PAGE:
ABOUT KERALA India
God's Own Country Kerala enjoys unique geographic features that have made it one of the most sought after tourist destinations in Asia. An equable climate. A long shoreline with serene beaches. Tranquil stretches of emerald backwaters. Lush hill stations and exotic wildlife. waterfalls. Ayurvedic health holidays. Enchanting artforms. Magical festivals. Historic and cultural monuments. An exotic cuisine... All of which offer you a unique experience.
And what's more, every one of these charming destinations is only a two-hour drive from the other. India's most advanced society A hundred per cent literate people.
World-class health care systems. India's lowest infant mortality and highest life expectancy rates. The highest physical quality of life in India. Peaceful and pristine, Kerala is also India's cleanest state.
No prizes for guessing but severe reprimand for missing. It's Kerala, "the land of cheras" or the land of Kera or coconuts, instantly spellbinds the travel-veary visitors with its beautiful sea beaches and a landscape dominated by tall elegant coconut palms. The folklore's say, this land was created by Hindu god Parashurama, who gave up his blood thirsty ways and threw away his weapon - the axe. The axe from heaven landed in this part of India and formed the fertile Malabar Coast. Another tale goes like this : goddess Bhadrawati, who is the chief deity here, is said to have made the demon Darikan paying for his arrogance with his life. And when asked by Lord Shiva to select a place on earth and reside there as the protector of the place of the mankind, the goddess came to the land of Kerala.
CULTURE of Kerala India
Kerala has a rich and fascinating culture. With people from many communities and religions living in this small state along the west coast of South India, Kerala is a melting pot of cultural influences. Some of the major cultural events of Kerala are the Onam Festival, the Temple festival at Thrissur, the annual Snake Boat Races at Alleppey and the festivals of Id and Christmas. Depending on the time of year you can see some of these celebrations on tours of Kerala with Kerala Backwater.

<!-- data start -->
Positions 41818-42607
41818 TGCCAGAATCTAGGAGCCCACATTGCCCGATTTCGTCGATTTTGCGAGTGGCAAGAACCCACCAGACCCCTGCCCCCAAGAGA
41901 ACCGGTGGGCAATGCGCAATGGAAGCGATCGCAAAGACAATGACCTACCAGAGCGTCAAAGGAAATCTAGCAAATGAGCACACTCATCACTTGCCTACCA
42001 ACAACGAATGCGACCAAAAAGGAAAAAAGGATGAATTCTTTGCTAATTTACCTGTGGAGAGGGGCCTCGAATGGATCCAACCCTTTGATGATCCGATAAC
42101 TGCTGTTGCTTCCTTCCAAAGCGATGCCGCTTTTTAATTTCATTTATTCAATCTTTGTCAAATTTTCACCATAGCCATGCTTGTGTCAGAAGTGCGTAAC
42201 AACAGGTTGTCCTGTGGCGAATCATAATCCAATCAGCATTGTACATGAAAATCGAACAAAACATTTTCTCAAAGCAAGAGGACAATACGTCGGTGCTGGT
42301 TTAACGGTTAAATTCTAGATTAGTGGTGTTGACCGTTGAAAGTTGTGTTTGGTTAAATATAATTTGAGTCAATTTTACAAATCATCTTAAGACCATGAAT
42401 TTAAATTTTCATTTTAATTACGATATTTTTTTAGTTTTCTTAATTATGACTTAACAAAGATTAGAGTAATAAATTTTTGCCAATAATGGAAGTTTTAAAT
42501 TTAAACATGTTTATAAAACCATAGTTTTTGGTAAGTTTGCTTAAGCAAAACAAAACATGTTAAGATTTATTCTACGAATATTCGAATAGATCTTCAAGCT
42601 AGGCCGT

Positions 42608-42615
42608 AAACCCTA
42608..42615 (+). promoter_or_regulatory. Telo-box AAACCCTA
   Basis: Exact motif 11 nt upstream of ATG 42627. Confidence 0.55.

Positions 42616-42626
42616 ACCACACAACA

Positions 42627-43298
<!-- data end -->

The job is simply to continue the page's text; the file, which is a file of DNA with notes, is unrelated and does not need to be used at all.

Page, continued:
Some of the performing arts of Kerala, which form a part of the culture of Kerala are Kathakali, Mohiniattam and Kalaripayattu. There are many folk dances and performance styles in Kerala which include Theyyam - known for its fearsome masks and the trance like state of the performer, Thiruvathirakali - a graceful dance by women during Onam and Kaikotikalli a dance performed by women to celebrate a wedding.
FAIRS AND FESTIVALS of Kerala India
The colorful mosaic of Kerala fairs and festivals is as diverse as the land, is an expression of the spirit of celebration, that is an essential part of the State. Observed with enthusiasm and gaiety, festivals are like gems, ornamenting the crown of Kerala tradition and culture. Round the year the fests keep Kerala life vibrant and interludes in the mundane affairs of life.
Every season turns up new festivals, each a true celebration of the bounties of nature. The festivals exhibits an eternal harmony of spirit. Packed with fun and excitement, festivals are occasions to clean and decorate houses, to get together with friends and relatives and to exchange gifts.
The 10 day Onam festival is kerala's most important festival, honouring King Mahabali, a mythological king of ancient Kerala, whose period was reckoned as the golden age in the history of the state. He was the embodiment of virtues, goodness, so was his regime which was marked by equality and harmony among people.
The most spectacular spectacle in the state. This festival was introduced by Sakthan Thampuran, the Maharaja of erstwhile Kochi state. Celebrated in Medom (April-May) the festival parades the fulgent faces of Kerala culture. With every passing year Tthrissur Pooram, the temple festival, attracts large masses of devotees and spectators.
The famous snake boat carnival on the Pampa, held annually at Aranmula on the day of Uthrittathi asterism, in connection with the Onam festival is to commemorate the crossing of the river by Lord Krishna on that day. The deity is supposed to be in all the boats that take part in the carnival and all of them are expected to arrive a t their destination simultaneously.
Easter is the oldest Christian festival, as old as Christianity itself. The central tenet of Christianity is not the birth of Jesus, but his resurrection. Easter is derived from this paschal mystery and from the events of Good Friday.
The festival falls on the asterism Thiruvathira in the Malayalam month of Dhanu (December-January). On thiruvathira morning, devotees throng Shiva temples for an early worship which is reckoned as highly auspicious.
Tradition says thiruvathira is celebrating the death of Kamadeva, the mythological God of Love. According to another version, Thiruvathira is the birthday of Lord Shiva. The festival has similarities to adra darshan celebrated in Tamil Nadu.